Tuesday, April 08, 2008

Ubuntu 8.04 LTS and Windows Vista


If there has  ever been a time to try Ubuntu, now is the time. The latest soon-to-be full release supports the latest hardware, almost entirely out-of-the-box. What's even better is the latest release, 8.04, allows for the option to install Ubuntu directly inside Windows.

Support for NTFS partitions has been in beta and almost a risk to the user, but now it works seamlessly with Ubuntu. When you download the latest ISO image from http://releases.ubuntu.com/releases/8.04/, or any other mirror, instead of burning the image to a CD, just download and install Virtual Clone Drive, a free tool used to mount ISO images as a CD-ROM. Of course this tool won't let you use an ISO image as a bootable disk to install Ubuntu the "normal" way, but it does work to install Ubuntu directly inside of Windows.

The installer (called Wubi) works almost exactly like a virtual machine. It creates an image that is whatever size you desire, and then uses that image as the drive. Wubi will then alter your boot-loader (this works with the Vista boot-loader as well). So unlike the olden days where a user who was curious about testing Linux would create a second partition, alter the Master Boot Record (MBR) and then install another boot-loader (like Grub), Wubi keeps it simple. Wubi installs Ubuntu into Windows, adds a line into the Windows boot-loader, and then works like normal.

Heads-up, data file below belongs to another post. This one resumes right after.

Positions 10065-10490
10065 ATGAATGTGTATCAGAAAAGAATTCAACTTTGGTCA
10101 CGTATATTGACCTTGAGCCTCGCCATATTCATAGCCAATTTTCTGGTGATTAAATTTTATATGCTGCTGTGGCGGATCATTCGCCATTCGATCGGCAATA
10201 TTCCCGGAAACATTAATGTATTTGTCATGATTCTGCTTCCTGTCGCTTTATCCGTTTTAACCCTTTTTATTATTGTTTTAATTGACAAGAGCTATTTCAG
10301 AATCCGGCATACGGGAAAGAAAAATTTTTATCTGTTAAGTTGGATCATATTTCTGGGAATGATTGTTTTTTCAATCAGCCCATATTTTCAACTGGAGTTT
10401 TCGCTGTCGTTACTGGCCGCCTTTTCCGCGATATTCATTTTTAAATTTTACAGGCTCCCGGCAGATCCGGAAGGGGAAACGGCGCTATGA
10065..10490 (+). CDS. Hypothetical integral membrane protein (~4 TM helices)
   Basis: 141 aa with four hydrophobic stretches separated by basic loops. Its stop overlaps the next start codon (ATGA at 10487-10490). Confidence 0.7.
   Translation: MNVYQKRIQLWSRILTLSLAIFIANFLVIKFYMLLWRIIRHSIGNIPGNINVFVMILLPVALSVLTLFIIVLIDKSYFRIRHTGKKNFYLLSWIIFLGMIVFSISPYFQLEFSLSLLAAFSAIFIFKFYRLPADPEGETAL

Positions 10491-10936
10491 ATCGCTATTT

The problem with the old way of installing Linux is it would alter the MBR. Once the MBR has been altered, it takes some extra hoops to jump through if the user desires to delete Linux and go back to just Windows.

Now you just delete a file.

Actually, it's easier than that. You run an uninstaller, and it restores the Windows boot-loader, deletes the virtual image, and any other files it created to set this up.

For all the Linux-illiterate people, if I could sum this up into two messages, I'd say this:


1) Try the latest (I have the beta) version of Ubuntu, 8.04.

2) Try it in Windows (it supports Vista).



1) Make sure you install the 32-bit version of Ubuntu inside the 32-bit version of Windows, or 64-bit with 64-bit.  Don't try to cross them. IT JUST WON'T WORK.

2) Don't deal with burning the ISO to a CD. It doesn't support some drives anyway. Just use Virtual Clone Drive - it's free.